We all want happy kids . . .

Children Are Happier When Parents Resolve Their Conflict

With Co-Parenting Counseling

  • Parents are co-parenting whether they think of it that way or not.
  • Children's growth and development depend upon how effectively parents co-parent.

Co-parenting counseling helps parents who are unable to get along move towards a healthier, more nurturing environment for their children. Co-parenting counseling is not psychotherapy although it is psychologically informed. It does not attempt to change who people are, but rather to help parents learn work more effectively with each other. It does not attempt to restore or correct the partner relationship.

Achieving a more positive environment for the children is accomplished by structuring parent behavior with clearly-defined, detailed expectations in five areas:

1. Minimize Conflict

Because parental conflict is the primary destructive force for children in divorce / separation, it must be mitigated as quickly and completely as possible. The first step in co-parenting counseling, therefore, is disengagement. Therefore communications between parents should be minimized. Less contact means less conflict.

The most productive way for parents to communicate is in a face-to-face meeting facilitated by me. At the same time, however, since children are involved, there is likely to be a need for some parent-to-parent communication outside of meetings. If it is truly necessary for a parent to communicate directly with the other parent, I suggest that it be done via email with a copy to me, and that the content be restricted to logistical and administrative matters only – no history, narratives, back-stories, clarifications, sniping, defending oneself, or attempts at decision-making. If these guidelines cannot be followed, then I might ask that the emails be sent to me for screening / editing before being sent to the other parent.

Similarly, joint attendance at child events are discouraged unless and until they can be carefully and specifically orchestrated in advance.



2. Improve Information-Sharing / Communication

Minimizing communication outside of co-parenting meetings has the effect of moving information into the meetings and keeping me informed of what is going on. Co-Parenting meetings become a forum in which parents may exchange information and it puts me in a position to be able to facilitate how and which information is shared. The goals of controlled information flow are to:

  • Keep parents out of the past.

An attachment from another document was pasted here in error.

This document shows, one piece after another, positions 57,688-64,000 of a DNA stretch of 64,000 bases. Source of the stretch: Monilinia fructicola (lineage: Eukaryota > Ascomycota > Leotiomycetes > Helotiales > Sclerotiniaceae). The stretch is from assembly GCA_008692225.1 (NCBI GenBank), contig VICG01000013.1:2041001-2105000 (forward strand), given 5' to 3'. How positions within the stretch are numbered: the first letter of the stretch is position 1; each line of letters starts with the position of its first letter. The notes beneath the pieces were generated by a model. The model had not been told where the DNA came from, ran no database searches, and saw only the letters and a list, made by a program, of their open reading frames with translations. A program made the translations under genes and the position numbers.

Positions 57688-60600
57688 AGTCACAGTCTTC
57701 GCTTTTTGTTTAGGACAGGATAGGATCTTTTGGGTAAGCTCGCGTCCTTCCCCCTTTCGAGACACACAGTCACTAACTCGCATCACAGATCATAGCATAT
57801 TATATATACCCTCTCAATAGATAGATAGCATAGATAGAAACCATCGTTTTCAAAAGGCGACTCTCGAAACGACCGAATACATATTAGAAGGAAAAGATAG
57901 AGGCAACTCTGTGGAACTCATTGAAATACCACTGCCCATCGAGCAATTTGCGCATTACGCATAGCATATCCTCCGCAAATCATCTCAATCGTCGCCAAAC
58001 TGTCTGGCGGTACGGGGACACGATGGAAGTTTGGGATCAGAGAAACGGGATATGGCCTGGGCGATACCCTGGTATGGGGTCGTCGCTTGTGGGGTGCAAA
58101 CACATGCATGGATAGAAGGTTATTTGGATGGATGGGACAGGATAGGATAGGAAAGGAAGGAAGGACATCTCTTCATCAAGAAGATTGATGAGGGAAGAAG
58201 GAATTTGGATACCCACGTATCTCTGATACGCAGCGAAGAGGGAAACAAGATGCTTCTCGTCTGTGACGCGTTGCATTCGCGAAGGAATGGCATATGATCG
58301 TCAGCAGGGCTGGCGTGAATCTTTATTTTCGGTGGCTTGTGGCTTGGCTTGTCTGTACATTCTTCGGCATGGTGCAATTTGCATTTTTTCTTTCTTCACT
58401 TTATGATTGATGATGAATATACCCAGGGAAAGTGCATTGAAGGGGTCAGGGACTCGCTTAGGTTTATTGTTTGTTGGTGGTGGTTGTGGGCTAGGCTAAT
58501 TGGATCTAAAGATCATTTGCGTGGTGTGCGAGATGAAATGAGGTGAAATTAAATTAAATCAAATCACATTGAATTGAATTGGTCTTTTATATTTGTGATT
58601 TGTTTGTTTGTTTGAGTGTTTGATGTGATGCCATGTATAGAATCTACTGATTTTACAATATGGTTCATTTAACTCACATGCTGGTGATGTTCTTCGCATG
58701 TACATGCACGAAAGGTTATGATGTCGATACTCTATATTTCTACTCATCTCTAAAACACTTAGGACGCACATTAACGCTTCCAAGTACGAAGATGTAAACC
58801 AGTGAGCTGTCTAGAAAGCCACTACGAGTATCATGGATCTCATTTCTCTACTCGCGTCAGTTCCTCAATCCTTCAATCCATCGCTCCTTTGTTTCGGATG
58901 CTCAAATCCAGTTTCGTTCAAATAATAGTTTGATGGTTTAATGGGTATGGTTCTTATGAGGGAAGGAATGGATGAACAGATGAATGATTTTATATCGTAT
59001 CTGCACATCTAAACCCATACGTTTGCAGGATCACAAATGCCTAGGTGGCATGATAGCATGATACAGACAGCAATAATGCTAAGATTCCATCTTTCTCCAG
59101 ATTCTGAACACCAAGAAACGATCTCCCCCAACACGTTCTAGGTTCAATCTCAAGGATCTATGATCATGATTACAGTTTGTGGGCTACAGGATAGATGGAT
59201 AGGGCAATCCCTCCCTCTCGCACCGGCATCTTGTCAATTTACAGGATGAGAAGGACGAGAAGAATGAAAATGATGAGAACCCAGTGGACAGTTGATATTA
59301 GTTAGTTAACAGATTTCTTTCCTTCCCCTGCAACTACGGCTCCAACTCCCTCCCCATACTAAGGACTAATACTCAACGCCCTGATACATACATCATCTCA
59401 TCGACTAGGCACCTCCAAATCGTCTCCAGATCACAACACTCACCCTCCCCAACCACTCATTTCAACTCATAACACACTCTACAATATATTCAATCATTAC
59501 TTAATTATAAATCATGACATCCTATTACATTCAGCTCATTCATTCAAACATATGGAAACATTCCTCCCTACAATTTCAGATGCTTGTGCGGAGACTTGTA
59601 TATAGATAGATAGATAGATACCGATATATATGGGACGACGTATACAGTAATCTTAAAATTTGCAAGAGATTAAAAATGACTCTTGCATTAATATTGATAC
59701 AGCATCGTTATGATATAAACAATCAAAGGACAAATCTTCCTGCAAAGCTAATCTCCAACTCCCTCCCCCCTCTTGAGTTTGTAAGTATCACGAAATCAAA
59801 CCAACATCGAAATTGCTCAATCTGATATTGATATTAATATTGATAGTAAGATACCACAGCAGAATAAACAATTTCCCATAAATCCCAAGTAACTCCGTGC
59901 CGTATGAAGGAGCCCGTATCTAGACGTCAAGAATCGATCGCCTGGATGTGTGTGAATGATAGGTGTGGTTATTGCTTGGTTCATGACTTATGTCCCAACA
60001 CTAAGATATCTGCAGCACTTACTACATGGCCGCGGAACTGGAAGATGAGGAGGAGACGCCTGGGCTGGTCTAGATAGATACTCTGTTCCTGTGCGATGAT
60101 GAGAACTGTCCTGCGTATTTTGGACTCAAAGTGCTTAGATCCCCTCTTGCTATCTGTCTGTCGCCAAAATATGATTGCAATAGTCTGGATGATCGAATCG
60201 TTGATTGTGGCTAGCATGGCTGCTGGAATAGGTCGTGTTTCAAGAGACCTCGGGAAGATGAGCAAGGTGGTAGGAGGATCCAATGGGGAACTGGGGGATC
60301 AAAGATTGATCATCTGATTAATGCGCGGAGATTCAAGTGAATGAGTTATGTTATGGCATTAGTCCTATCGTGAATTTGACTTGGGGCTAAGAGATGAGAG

• Resolve current problems jointly and establish how to avert similar problems in the future.
  • Discuss parent behaviors between meetings (including, the question of whether or not each parent did what s/he agreed to do).
  • Examine behaviors in the current meeting – establish civil, business-like relations.
  • Plan ahead (i.e., no surprises and no unilateral decisions).
  • Identify areas of agreement (that each parent can share with the children).

I document the areas of agreement between the parents and share the agreements with the parents in a follow-up email. The benefits of putting the agreements in an email are that it:

  • Demonstrates to parents that they can actually agree on things.
  • Shows parents that they are making progress (even though it may not feel like it).
  • Documents what was agreed to and avoid future uncertainty or “forgetting.”


3. Establish Clear Boundaries / Protocols / Expectations

With parents experiencing conflict, it is important to establish clear boundaries. Minimizing inter-parent communication between meetings is the first step in this process. Documenting Agreements reached in co-parenting meetings is the second step. Defining specific behavioral expectations is the third step.

Detailed protocols are established in every area of parenting, including:

  • Child exchanges
  •  Telephone access to children
  •  Household rules and consequences
  • Joint attendance at events
  •  Selection of children’s activities
  •  Medical appointments
  •  Information sharing
  •  School Issues

Parent behavior in each of these areas must agreed upon, monitored, and reviewed in each of our meetings since consistent compliance is crucial to establishing a minimum working level of trust between the parents.


4. Facilitate Joint Decision‑Making

Once conflict has been mitigated and clear boundaries have been established, co-parenting meetings can focus more successfully on child-related issues and decisions. Potential activities can be discussed in advance and each parent’s level of commitment (i.e., financial support, willingness to transport, and agreement to allow the child to participate on that parent’s time) can be determined and established before involving the child.

Problems, concerns, etc. raised by either parent are framed as a parenting matter that requires the attention and input of both parents. Each parent’s thoughts about child health, growth, adjustment, behavior, and activities are solicited and discussed – emphasizing the need for the parents to work together to correct any child-related deficiencies regardless of whose house or in whose care the difficulty is observed.

5. Improve Parenting Skills

When parents are able to focus on their child’s needs, each parent’s strengths can be reinforced and additional parenting techniques can be introduced and developed. I also provide insight about possible future problems which the parents might not otherwise anticipate since they have not yet had children older than the one(s) they have now.

Parents are encouraged to use co-parenting meetings not just to resolve differences or exchange information, but also as an opportunity to look for areas of agreement which they can acknowledge and share with their children. Finding positive areas to share with the children reduces their anxiety considerably.


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